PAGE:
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St Patrick's Athletic v Dundalk - Airtricity League Premier Division

Foster Hopes Griffin Remains “Grounded” after “Huge Impact”

Dundalk FC manager Ian Foster is hoping that striking sensation Mark Griffin will “keep his feet on the ground” and continue to work hard in a bid to “develop himself into a really good striker”. The young star, who turned just 20 last month, has taken the League of Ireland by storm since breaking into the team against this Friday’s opponents UCD in May. Griffin has netted eight goals in ten league starts if his header against Bohemians earlier this month is counted. That goal is currently officially down as an Aidan Price own goal, but the club are looking into getting that changed, having reviewed video evidence which clearly shows that the young striker got a touch which took the ball goalwards.

Record chaser
That would give the former Muirhevnamor forward goals in the last five league games, something that has not been done at the club since Mick Fairclough in 1981/82, and it leave him within two games of the record held jointly by Danny Hale (1966/67) and Cathal Muckian (1978/79). There was no doubt about his latest strike as he found the net against Saint Patrick’s Athletic last Sunday before making the second for Keith Ward as Dundalk took a 2-2 draw away from Richmond Park. Before scoring, as he converted Stephen Maher’s 33rd-minute cross, Griffin, for the first time since coming into the team, spurned a clear opening as he shot wide with just Gary Rogers to beat. But Foster was delighted that the youngster did not allow that missed chance to play on his mind, as just 13 minutes later he found the net with a clinical finish.

Constant threat
“It was nice to see that that didn’t affect his game,” Ian told dundalkfc.com. “His link-up play was OK and he is a constant menace and a constant threat. He took his goal really, really well; it bobbled into him and he smashed it on the half-volley and gave the ‘keeper no chance. His header for the second goal as well was a wonderful leap. I know Keith got the final touch on it but it was goal-bound. He is a threat not only on the deck but in the air as well for such a small fella.” Asked how much Griffin has eased his headache as experienced striker Jason Byrne continues to struggle with a hamstring injury, Foster said: “That’s why you have a squad. The likes of Mark and Johnny (Breen) have always been knocking on the door. It is the one area where we went long periods without having any injuries. This weekend, we’re without Mark Quigley, so that’s something new to us. We haven’t had a league game without Mark, and we will have to see how we cope without him.”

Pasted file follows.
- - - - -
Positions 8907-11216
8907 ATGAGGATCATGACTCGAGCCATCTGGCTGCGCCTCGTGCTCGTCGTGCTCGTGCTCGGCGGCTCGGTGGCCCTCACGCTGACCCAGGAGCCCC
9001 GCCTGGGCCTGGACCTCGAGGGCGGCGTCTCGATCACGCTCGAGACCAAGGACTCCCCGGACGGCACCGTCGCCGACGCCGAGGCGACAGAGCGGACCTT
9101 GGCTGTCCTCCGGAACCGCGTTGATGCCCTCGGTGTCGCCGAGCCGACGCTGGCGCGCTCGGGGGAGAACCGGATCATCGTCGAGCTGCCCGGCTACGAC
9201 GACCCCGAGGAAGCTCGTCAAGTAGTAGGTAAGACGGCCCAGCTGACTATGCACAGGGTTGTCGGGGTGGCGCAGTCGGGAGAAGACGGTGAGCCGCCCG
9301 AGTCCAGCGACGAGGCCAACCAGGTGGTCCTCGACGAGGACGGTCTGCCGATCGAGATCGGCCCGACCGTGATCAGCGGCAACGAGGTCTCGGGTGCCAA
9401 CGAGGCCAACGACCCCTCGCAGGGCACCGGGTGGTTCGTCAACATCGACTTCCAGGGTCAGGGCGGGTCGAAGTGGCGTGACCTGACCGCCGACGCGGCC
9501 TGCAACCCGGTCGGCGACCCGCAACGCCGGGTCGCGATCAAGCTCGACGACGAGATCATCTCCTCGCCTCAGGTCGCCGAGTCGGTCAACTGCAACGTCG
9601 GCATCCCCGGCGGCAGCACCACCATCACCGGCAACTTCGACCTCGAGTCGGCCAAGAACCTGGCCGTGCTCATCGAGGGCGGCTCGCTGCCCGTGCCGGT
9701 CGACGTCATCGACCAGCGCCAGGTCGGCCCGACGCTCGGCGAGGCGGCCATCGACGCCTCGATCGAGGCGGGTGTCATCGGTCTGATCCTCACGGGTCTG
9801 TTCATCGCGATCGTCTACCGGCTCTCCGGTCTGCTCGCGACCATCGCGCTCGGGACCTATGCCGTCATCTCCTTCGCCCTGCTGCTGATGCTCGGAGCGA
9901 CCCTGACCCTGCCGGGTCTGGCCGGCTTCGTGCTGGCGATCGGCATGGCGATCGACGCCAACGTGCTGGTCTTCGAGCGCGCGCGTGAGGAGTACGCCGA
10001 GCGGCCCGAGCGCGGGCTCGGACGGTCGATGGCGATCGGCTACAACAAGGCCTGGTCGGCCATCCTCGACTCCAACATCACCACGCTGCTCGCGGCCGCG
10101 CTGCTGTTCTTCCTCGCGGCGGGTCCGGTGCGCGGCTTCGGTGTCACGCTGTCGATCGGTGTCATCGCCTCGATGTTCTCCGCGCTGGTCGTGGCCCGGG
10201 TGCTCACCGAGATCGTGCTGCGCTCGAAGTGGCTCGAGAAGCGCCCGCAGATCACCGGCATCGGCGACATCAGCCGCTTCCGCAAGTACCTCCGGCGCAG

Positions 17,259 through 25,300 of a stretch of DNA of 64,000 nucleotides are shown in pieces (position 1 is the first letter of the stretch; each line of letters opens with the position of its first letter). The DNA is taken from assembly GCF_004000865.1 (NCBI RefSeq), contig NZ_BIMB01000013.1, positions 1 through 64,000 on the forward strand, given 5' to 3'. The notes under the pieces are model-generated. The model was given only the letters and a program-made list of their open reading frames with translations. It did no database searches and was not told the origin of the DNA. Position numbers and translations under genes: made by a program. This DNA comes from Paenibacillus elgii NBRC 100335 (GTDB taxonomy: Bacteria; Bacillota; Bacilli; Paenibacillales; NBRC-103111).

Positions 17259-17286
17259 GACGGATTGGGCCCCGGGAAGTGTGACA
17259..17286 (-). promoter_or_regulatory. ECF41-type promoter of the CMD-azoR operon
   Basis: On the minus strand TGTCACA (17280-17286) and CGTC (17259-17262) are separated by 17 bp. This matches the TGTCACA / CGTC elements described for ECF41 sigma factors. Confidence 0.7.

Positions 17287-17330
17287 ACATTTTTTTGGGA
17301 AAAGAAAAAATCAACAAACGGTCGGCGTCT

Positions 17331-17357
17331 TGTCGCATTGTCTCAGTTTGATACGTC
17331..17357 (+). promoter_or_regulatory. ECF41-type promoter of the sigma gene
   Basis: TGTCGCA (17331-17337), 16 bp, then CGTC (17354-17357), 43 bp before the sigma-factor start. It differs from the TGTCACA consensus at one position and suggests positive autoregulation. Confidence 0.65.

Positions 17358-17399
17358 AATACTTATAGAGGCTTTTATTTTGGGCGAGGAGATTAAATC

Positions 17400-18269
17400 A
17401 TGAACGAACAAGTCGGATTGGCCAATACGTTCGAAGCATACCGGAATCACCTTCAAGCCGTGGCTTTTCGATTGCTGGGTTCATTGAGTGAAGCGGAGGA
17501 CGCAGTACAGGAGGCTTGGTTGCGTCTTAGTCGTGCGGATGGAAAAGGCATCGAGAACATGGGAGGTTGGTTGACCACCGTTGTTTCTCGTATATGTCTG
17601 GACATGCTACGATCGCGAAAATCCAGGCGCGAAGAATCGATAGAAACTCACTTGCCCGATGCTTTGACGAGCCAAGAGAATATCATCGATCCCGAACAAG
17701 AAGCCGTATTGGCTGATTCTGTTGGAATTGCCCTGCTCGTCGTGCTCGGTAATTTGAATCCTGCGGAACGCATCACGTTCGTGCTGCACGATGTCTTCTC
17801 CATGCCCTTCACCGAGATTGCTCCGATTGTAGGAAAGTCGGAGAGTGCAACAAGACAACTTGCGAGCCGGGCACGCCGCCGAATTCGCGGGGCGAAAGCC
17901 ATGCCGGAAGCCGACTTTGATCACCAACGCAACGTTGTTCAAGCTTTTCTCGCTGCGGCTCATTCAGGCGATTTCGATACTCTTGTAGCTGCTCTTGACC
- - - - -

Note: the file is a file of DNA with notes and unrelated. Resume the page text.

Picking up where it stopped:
Huge impact
And Foster knows that there is still more to come from Griffin, and he is hoping that the Melbourne-born hitman can build on what he has done over the last eight weeks. “There is an awful lot for him to learn,” the Liverpool-born boss said. “He has played less than 20 competitive games for Dundalk Football Club and I think we can only really judge him after maybe 50 and after a full season where people know a lot more about him and people work out maybe how to play against him. Then we’ll have to see what he has got about him to see if he can still manage to score goals. His goals-for-game ratio is eight in 19 in his career. I’m sure he’ll get that ratio down to one-in-two, but his goals-for-starts ratio is fabulous (eight in 12). A lot of his appearances, he has come on for five or ten minutes. He is having a huge impact on the squad and a huge impact on the league as well, and long may that continue. It’s up to Mark now to keep his feet on the ground, not get carried away with himself, continue to work hard in training and develop himself into a really good striker.”

Pat’s performance
Reflecting on his side’s overall display in Inchicore, Foster added: “I was delighted with the performance. We played some smashing stuff on Sunday. We were always going to be under pressure from set-pieces and long throw-ins – we knew that going into the game. We dealt well with it at times. Obviously, we conceded from a corner, which is disappointing, and Stephen Maher is disappointed that he switched off for that second. It cost us a goal, but he certainly made up for that with his marauding run down the right-hand side of the pitch and he put in a wonderful ball for Mark Griffin’s goal. We played some really good stuff. We should have had a penalty. The referee gave a free-kick on the line of the box when the linesman clearly flagged it was inside the box. It’s a miscommunication between officials I think there, because Mark (Quigley) was well on the way, closing down the ‘keeper when the linesman put his flag up. If Mark Griffin puts his chance away in the first half and we get a penalty there, then it’s a different game.